• superficial bladder cancer;
  • second transurethral resection;
  • residual cancer


To evaluate a series of repeat transurethral resections (TURs) of tumour in patients with T1 bladder cancer, usually used to ensure a complete resection and to exclude the possibility muscle-invasive disease.


In all, 136 consecutive patients had a second TUR because of a histopathological diagnosis of T1 transitional cell carcinoma (TCC) after their initial TUR. Of the 136 patients, 101 were first presentations and 35 had recurrent tumours. The second TUR was done 4–6 weeks later. The evaluation included the presence of previously undetected residual tumour, changes to histopathological staging/grading, and tumour location.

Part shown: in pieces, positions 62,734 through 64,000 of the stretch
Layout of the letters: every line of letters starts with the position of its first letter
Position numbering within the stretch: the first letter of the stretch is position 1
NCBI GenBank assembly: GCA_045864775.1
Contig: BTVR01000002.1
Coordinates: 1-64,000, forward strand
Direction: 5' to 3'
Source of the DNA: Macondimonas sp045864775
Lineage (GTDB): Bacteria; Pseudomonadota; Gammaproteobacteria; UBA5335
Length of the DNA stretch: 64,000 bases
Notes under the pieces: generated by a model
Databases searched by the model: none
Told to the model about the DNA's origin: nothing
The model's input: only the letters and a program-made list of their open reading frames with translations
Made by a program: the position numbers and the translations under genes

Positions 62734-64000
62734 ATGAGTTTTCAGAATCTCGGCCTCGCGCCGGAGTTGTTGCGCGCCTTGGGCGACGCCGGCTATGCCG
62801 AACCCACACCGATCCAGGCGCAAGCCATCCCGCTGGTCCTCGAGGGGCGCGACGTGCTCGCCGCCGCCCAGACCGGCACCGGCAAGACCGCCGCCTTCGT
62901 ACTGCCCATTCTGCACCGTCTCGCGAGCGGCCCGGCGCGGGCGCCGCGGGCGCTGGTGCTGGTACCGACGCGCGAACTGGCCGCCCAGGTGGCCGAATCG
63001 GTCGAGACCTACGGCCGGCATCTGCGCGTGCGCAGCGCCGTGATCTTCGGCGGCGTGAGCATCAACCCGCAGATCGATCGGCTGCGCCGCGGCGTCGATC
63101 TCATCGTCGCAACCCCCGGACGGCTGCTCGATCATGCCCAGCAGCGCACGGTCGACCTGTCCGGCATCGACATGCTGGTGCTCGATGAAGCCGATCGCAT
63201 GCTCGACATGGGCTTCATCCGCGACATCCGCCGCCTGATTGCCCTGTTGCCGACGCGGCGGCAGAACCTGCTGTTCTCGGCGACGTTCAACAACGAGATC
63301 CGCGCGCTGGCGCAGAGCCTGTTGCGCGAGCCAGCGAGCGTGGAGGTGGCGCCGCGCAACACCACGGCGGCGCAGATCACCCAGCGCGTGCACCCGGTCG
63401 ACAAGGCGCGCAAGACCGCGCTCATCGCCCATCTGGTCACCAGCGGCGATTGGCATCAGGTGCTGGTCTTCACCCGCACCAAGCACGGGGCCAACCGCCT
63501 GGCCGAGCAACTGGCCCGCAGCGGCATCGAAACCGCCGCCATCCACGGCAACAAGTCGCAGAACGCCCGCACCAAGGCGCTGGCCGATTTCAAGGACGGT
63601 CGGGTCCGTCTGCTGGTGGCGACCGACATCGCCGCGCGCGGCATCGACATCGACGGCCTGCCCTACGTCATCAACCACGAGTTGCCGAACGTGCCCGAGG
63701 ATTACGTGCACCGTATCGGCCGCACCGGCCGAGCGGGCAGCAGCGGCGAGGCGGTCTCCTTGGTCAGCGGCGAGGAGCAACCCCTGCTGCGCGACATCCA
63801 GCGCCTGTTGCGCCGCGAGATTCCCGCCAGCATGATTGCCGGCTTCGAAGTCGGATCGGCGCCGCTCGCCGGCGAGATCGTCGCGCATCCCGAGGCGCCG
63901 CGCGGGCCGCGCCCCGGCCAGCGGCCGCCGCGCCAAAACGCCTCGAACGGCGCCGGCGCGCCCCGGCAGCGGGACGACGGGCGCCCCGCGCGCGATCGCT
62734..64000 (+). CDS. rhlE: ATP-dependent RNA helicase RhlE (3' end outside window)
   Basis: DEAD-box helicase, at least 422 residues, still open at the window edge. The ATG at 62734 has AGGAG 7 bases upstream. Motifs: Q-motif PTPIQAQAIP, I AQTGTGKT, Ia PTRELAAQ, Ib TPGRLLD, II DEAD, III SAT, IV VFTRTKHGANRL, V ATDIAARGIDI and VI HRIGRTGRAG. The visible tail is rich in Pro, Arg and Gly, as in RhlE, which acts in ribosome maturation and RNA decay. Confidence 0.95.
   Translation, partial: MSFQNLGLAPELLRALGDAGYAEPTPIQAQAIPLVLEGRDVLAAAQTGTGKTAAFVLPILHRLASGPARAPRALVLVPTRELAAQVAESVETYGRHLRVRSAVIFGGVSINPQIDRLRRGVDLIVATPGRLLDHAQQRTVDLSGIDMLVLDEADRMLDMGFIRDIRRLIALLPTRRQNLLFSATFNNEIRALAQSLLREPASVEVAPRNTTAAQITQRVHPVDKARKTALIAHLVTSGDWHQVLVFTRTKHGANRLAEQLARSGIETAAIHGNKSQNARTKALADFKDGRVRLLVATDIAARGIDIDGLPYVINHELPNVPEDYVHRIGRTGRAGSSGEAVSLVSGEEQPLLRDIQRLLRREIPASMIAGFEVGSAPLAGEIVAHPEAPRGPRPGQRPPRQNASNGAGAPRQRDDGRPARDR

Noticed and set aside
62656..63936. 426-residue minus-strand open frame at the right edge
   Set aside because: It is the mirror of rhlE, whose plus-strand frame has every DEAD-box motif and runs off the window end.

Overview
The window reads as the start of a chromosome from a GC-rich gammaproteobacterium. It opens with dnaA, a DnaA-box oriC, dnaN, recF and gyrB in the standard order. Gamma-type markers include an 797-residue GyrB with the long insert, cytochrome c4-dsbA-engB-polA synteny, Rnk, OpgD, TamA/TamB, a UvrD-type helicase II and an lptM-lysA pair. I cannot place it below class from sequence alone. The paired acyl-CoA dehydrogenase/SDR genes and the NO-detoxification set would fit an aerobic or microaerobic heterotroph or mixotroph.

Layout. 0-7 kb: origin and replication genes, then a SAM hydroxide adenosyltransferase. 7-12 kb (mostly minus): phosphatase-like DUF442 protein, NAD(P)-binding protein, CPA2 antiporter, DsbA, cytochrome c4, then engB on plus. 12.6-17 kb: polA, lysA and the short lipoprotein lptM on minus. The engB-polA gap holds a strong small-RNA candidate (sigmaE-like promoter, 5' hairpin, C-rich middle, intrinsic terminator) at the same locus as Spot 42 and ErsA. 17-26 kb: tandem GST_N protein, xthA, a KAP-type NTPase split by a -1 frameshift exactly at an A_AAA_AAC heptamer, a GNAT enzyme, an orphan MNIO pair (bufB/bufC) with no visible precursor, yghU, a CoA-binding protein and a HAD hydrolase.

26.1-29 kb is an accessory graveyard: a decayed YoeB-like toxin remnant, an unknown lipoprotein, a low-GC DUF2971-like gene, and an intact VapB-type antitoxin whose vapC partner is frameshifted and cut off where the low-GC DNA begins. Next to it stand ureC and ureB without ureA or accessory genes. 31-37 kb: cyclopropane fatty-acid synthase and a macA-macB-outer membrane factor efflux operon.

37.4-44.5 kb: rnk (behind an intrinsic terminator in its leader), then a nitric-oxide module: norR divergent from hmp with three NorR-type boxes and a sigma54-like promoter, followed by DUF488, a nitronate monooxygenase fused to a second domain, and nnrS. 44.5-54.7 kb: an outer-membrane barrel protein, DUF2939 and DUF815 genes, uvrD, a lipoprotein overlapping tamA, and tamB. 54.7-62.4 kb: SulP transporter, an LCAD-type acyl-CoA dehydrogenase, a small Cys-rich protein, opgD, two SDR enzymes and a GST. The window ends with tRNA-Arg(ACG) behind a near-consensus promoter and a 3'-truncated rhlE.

In all, 71 patients (52%) had residual disease according to findings from specimens obtained during the second TUR. The staging was: no tumour, 65 (48%); Ta, 11 (8%); T1, 32 (24%); Tis, 15 (11%); and ≥ T2, 13 (10%). Histopathological changes that worsened the prognosis (>T1 and or concomitant Tis) were found in 21% of patients. Residual malignant tissue was found in the same location as the first TUR in 86% of the patients, and at different locations in 14%. Overall, 28 patients (21% of the original 136) had a radical cystectomy as a consequence of the second TUR findings.


A routine second TUR should be advised in patients with T1 TCC of the bladder, to achieve a more complete tumour resection and to identify patients who should have a prompt cystectomy.